Beacon, Boundary Marker, Cocoon, Bricolage. Cultural Center and Auditorium, Plasencia, Spain

From most of the photographs circulated on the Internet, especially at a cursory glance, the Plasencia auditorium appears to have been randomly thrown into a field, in an absurdly peripheral position, yet another of those many self-sufficient objects, planted in the middle of nowhere by egotistic local administrations and architects.

It is certainly not the case. What might seem at first an act of power is in reality a gesture of tenderness.

Project: Selgascano
Text: Ștefan Ghenciulescu
Photo credit: Laurian Ghinițoiu


The site

The building does not sit outside the city boundary but on top of it, between the natural landscape (with its harsh beauty typical of the Extremadura region) and the newest residential neighborhoods of a small but old and proud city that looks forward to growing. Between the two worlds stretches the highway; on the “natural” side of that highway, the site of the Center.


01_A_copyright_laurianghnitoiu_mies_plasencia (20 of 22) 0050


While located inside the natural landscape, the building clearly belongs to the city. It is obliged to work as an urban extension. selgascano opted for ensuring that their intervention belongs to the natural setting as much as possible, barely touching the original landscape, namely a steep slope that starts right behind the highway, and for keeping it as separate as possible from the level and logic of the city.


r_copyright_laurianghnitoiu_mies_plasencia (21 of 22) 0072

Hence the solution of isolation and extreme concentration: only the smallest part of the building is rooted in the ground, and from there it grows without ever touching the natural terrain again. The link with the city is created in the most delicate way, through a gangway that starts from the street level and reaches 12 meters above the ground-floor. Cantilevered off the ground, the concentrated object thus keeps the field clear and marks an ending of the city at the same time. It works as a boundary marker: this is how far we are supposed to grow.



You can get the information above from the authors’ presentation. And I admit that only when I got there, as a member of the jury of EU Mies Awards 2019, I understood the radicalness and the necessity of the gesture. The natural setting in the middle of which Plasencia sits is made up of hills and valleys. Indeed, the old city was built accordingly; it adapted to the natural contours. The new residential complexes however went for the apparently easy solution, in fact as much irrational as it is aggressive since it means sitting conventional slabs and terraces on an embankment with retainer walls as high as 15 meters. This covers up not only the open space but the contours of the landscape itself, in an accelerated move to make everything flat that ruins the character of the place.

Under these circumstances, selgascano’s option points to a different development model — more concentrated and with a smaller built-up surface area. If, in the worst-case scenario, it will remain an exception, it will nevertheless succeed in preserving a significant portion of the land, an island of natural landscape in the middle of an expansive landscape swallowed up by the city.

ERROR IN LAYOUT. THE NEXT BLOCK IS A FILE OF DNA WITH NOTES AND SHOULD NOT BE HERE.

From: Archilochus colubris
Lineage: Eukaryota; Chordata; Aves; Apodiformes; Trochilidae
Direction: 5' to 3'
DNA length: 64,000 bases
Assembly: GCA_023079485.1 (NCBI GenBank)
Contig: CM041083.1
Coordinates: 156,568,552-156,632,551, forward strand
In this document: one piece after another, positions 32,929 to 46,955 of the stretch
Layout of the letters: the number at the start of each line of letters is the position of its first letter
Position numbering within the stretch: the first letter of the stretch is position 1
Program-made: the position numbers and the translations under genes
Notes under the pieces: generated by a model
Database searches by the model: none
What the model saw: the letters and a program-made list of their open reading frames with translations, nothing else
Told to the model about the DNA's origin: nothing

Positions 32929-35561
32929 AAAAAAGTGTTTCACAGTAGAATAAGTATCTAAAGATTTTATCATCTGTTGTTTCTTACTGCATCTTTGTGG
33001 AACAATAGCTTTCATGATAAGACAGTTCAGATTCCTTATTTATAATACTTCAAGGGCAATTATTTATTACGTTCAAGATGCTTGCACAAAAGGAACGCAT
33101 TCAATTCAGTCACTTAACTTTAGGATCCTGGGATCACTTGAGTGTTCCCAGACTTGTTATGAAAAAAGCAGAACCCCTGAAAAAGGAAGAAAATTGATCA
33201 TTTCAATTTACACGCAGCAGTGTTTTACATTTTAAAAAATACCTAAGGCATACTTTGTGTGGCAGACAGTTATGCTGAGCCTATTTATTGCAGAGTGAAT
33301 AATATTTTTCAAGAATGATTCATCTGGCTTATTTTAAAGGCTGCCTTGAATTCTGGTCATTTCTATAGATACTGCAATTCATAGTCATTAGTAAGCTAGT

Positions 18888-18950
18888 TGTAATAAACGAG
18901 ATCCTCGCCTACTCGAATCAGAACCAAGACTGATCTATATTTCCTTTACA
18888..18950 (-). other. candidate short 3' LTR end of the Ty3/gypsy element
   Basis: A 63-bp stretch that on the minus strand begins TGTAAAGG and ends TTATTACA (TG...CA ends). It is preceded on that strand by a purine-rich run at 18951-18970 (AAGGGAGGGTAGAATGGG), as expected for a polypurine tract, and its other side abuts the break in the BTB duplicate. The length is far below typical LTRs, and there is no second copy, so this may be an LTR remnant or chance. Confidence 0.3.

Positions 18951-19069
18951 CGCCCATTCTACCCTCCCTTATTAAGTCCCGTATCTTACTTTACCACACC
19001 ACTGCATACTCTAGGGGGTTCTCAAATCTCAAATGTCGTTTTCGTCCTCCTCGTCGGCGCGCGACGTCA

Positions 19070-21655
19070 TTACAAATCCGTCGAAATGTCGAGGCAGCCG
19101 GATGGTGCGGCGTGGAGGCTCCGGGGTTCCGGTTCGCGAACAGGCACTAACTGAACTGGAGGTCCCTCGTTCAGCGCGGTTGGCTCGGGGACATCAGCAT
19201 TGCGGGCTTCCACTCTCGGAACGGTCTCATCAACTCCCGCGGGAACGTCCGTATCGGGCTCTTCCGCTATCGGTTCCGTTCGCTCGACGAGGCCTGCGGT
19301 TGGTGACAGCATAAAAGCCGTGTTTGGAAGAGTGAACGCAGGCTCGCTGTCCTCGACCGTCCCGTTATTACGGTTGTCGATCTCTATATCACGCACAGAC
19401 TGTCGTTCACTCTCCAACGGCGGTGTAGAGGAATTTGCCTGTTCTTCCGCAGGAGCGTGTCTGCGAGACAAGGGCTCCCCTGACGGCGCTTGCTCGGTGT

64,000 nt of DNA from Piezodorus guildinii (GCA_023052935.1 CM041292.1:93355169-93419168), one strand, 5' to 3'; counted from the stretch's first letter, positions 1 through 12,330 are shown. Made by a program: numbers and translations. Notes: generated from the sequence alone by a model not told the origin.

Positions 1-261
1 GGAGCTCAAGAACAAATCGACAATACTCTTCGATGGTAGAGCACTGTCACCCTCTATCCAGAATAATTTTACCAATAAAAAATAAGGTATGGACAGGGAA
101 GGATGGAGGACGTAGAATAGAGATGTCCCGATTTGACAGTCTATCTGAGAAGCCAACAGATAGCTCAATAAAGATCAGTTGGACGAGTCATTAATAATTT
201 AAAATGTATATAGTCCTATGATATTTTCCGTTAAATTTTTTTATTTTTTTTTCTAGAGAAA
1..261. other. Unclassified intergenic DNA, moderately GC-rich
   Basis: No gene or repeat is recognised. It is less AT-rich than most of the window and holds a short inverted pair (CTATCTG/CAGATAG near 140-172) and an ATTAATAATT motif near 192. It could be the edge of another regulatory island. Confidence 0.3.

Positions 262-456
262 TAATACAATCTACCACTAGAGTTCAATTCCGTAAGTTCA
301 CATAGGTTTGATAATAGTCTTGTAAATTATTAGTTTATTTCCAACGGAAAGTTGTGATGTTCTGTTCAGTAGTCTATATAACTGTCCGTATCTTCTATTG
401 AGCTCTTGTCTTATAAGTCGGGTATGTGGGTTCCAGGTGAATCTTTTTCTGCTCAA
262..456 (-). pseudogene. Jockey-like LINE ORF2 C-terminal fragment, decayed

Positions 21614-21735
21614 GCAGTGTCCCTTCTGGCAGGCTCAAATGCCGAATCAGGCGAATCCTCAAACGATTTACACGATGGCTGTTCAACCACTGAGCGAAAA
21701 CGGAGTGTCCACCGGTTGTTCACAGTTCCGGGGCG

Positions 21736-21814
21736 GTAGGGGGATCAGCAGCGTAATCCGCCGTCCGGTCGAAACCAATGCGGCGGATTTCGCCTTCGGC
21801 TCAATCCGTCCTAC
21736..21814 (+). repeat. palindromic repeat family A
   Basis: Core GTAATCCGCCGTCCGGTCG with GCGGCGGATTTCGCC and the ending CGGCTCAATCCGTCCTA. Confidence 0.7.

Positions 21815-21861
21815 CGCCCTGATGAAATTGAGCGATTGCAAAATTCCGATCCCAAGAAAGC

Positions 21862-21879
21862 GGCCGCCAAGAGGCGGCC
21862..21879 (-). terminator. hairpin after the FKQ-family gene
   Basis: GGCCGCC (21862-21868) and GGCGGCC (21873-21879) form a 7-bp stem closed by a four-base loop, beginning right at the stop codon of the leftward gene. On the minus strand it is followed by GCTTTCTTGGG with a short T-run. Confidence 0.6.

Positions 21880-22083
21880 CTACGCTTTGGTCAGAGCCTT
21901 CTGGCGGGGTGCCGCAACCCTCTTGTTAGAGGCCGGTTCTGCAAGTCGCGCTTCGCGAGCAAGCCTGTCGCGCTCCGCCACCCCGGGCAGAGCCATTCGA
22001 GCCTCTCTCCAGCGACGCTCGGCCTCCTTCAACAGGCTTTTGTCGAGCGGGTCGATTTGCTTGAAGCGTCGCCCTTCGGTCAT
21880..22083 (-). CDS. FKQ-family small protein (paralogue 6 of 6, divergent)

09_B_copyright_laurianghnitoiu_mies_plasencia (17 of 22) 6534


Core, skin. The Archigram dream

The logic of the building is concentration, which means that the building grows on the vertical. A strong concrete core structure thrusts into the ground sustaining. It houses the auditoria, the conference rooms and all the services, along with the entry portal, shaped as an extension of the gangway entry and forming a tunnel of light and air that passes through the building. The circulation routes and most of the other public areas make up an architectural promenade inside a metal structure attached to the concrete shell and sheathed in two skins: one made of glass, partial and discontinuous, and the other, a translucent and permeable skin that covers almost the entire building. The translucent skin keeps off about 50 percent of the solar radiation, achieving the difficult balance between solar control and transparency.


12_A_copyright_laurianghnitoiu_mies_plasencia (10 of 22) 6148


The stable, strong core, which holds the auditorium seating works very well with the soap bubble enveloping the building. From the outside, during the day, the non-orthogonal volume and the light and translucent boundary make a minimal impact on the natural setting. In the evening and at night, the building turns into an oversized lantern and a beacon that signals the beginning of the uninhabited landscape and the urban “shore.”

Architecture is born here out of the fragile equilibrium between opposite values: roughness and softness, opacity and transparency, and from the seemingly impossibly but surprisingly well working match between contrasting, vivid colors (selgascano’s trademark). But it also grows out of unexpected connections such as the circular perforations that create lines of light and visual connections between various spaces or views from the opaque or translucent interior towards the landscape.